It immediately struck my writer’s brain as a new genre.  Chick-litty Science Fiction.  Flippant, self-centered MCs who shop for the newest cosmic fashion while saving the universe from an impending hostile take-over by an alien race of pond scum.

And then it hit me.  I’ve seen these stories before.  Cry-Fi exists.  Not in so many words, but as writers tend to cross the traditional genre boundaries, these melting-pot stories have emerged full force.

Nobody wants their writing to be put in a box–narrowly defined by a word or two.  We want something bigger, grander.  New and cosmically cool.  Heck, we want our writing to break virgin ground.

Yet, this mentality can greatly damage our chances of ever seeing our writing in the bookstore.   Agents must define our manuscripts so they can pitch them to editors who must visualize their spot on the bookshelf.  This pitch is necessary for marketing and publicity. 

Our future books cannot simply demand a new section in the already established book stores.  Cyber or otherwise. 

Go ahead, try it.  Create a new word and google it.  It’s impossible to find because it does not exist anywhere but your own head.  This is the fate of your out-of-the-box, Cry-Fi novel.  If people don’t know about it, they can’t search for it.

So, as much as it hurts to see your manuscript pinned with a generic label or two, it is a necessary evil.  And it starts with us.  The writers.  We must give agents something tangible to pitch to editors to pitch to marketing to pitch to bookstores to pitch to readers. 

Having trouble defining where your novel fits?  Check out this handy genre list.

Got a new genre you’re pitching?  Share it with us and we’ll see if it catches on!

*Writing a series? Hop on over to From the Write Angle and see if it’s for you.

Pay It Forward: perks of being nice

Whenever I buy clothes, I always take them off the hangers and fold them up into a neat little pile with the price tag on top.  I’ve never been a checker (or a chess piece, for that matter), but this process does two things: it gets me out of line faster and I think it helps the frazzled workers become a tad bit less frazzled.  At least while they scan my items.

The other day, Dear Daughter and I bought some clothes–okay, it was a shopping spree.  I don’t generally buy anything for myself because I despise shopping, but on this particular day, DD and I splurged on 23 items.  Yep.  twenty-three hangers, twenty-three price tags and seven of those annoying little you-can’t-steal-clothes tags that have to be surgically removed.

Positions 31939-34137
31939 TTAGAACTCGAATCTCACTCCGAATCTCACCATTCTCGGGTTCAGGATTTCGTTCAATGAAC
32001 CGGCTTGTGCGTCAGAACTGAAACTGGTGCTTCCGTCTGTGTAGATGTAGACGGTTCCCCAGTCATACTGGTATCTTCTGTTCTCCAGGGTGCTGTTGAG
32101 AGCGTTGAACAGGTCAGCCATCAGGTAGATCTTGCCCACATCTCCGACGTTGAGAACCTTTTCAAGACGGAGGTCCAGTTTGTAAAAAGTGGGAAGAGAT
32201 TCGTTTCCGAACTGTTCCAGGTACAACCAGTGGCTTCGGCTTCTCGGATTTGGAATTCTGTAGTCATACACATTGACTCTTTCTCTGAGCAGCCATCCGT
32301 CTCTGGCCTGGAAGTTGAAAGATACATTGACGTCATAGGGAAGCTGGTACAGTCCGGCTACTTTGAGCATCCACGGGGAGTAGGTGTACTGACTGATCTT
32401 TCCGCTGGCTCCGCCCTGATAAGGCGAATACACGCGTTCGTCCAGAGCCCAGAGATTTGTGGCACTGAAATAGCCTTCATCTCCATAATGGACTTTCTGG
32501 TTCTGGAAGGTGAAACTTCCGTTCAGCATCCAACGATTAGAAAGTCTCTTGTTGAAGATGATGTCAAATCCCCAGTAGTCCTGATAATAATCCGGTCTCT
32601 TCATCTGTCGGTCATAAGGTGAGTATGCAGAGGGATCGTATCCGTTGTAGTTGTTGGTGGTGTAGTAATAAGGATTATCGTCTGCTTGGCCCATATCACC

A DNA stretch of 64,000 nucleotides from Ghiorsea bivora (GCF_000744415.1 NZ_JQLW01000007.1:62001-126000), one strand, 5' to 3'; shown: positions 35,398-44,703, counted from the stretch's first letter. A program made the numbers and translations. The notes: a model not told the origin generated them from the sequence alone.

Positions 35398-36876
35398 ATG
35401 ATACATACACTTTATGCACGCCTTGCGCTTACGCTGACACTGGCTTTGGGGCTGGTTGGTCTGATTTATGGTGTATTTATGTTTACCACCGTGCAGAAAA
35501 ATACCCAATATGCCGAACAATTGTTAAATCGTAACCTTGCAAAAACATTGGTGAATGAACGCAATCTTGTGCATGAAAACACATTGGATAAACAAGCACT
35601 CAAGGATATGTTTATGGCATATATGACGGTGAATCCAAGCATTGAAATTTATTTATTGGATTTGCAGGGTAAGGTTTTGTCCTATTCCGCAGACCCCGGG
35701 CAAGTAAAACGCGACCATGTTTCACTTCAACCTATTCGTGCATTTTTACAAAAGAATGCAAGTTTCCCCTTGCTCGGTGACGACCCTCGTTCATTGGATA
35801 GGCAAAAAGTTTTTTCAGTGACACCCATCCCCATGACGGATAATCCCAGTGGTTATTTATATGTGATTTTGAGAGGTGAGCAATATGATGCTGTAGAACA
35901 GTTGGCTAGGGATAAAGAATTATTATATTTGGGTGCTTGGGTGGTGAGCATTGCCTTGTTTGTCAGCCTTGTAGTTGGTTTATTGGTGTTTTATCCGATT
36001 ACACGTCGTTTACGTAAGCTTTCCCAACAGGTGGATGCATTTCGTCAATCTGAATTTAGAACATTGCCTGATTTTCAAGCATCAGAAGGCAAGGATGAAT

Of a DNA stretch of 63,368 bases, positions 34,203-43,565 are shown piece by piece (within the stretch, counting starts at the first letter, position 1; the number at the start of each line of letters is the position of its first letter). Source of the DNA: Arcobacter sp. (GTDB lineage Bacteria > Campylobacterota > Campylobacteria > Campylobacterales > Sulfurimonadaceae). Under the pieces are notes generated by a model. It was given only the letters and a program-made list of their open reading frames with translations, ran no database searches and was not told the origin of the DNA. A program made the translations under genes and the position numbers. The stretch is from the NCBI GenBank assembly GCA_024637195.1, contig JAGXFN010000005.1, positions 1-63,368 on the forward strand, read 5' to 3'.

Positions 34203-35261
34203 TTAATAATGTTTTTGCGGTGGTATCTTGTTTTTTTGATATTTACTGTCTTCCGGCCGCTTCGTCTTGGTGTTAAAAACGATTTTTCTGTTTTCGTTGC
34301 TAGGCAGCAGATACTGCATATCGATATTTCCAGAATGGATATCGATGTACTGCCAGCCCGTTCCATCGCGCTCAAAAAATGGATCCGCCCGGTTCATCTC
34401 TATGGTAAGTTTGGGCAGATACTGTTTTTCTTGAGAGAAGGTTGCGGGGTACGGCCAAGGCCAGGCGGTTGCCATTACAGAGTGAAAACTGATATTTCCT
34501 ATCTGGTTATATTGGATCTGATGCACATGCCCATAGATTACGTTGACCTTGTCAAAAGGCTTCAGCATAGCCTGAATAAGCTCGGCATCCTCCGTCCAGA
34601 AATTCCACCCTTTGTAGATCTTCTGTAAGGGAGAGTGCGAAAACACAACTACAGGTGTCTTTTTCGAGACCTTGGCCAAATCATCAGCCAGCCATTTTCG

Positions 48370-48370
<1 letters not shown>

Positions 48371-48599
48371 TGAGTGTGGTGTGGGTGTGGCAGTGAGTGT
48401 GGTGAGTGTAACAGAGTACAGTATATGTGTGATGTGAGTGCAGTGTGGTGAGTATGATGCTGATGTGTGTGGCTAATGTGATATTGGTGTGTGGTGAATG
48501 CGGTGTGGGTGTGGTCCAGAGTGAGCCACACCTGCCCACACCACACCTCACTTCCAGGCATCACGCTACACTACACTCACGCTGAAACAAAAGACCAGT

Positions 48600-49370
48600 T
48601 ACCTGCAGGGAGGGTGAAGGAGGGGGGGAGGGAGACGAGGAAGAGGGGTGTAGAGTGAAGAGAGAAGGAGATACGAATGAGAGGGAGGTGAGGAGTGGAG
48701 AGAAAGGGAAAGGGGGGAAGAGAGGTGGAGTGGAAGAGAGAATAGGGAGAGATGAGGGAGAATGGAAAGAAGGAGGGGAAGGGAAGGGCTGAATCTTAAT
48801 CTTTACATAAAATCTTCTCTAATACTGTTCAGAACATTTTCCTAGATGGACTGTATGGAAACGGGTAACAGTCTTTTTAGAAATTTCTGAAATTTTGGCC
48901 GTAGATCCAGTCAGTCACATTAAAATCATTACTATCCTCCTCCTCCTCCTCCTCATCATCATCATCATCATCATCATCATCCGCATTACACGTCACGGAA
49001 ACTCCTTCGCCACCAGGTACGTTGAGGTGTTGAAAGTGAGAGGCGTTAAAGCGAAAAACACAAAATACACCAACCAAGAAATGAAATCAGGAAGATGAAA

I folded and stacked.  At the end, the check out lady asked if I would like to use my Store Card.  Nope.  Don’t have one.  Want one?  You can save 20% today.  Nope.  DH has one.  He’s in the car and his card is in the kitchen drawer an hour away.

Nice Check Out Lady was so thankful for my help, she swiped me the twenty percent anyways.  I saved $55.00 just for folding clothes while I waited in line.

Pay it forward. 

Writing works that way too.  An act of kindness often begets good will.  In the end, everyone can benefit.

Over on Agent Query Connect, I’ve been blessed enough to read and be read.  Critique and be critiqued.  Support and be supported.  Whenever I get the opportunity to lend a fellow scribe a hand, I do.  Occasionally time and real life get in the way, but often, I’m able to give a little bit of what I’ve been given.

How do you pay it forward? 

Cyber Friendships: are they real?

Tonight I commented on a thread over at Agent Query.  A few minutes later, my cell phone chinked, indicating a new email.  I knew without checking who it would be.  And I was right.  I’d received a PM from a dear friend of mine based on my comment.

There, I admitted it.  I don’t live in the real world.  I talk to my cyber friends as if they were right here with me.  We joke, laugh, poke fun at our foibles and support each other during some pretty rough times. 

I adore my writing friends, and since I don’t know many writers personally, my fellow scribes live mainly in my mind and on the internet.  And yet I care about them in the same way I care about my real life friends.  

I’m quite certain my DH thinks I’m mad and I keep peeking over my shoulder so he doesn’t slip on my little white coat.  After all, it’s probably not normal to talk about people who I’ve never met as if we just left the bar together two hours ago.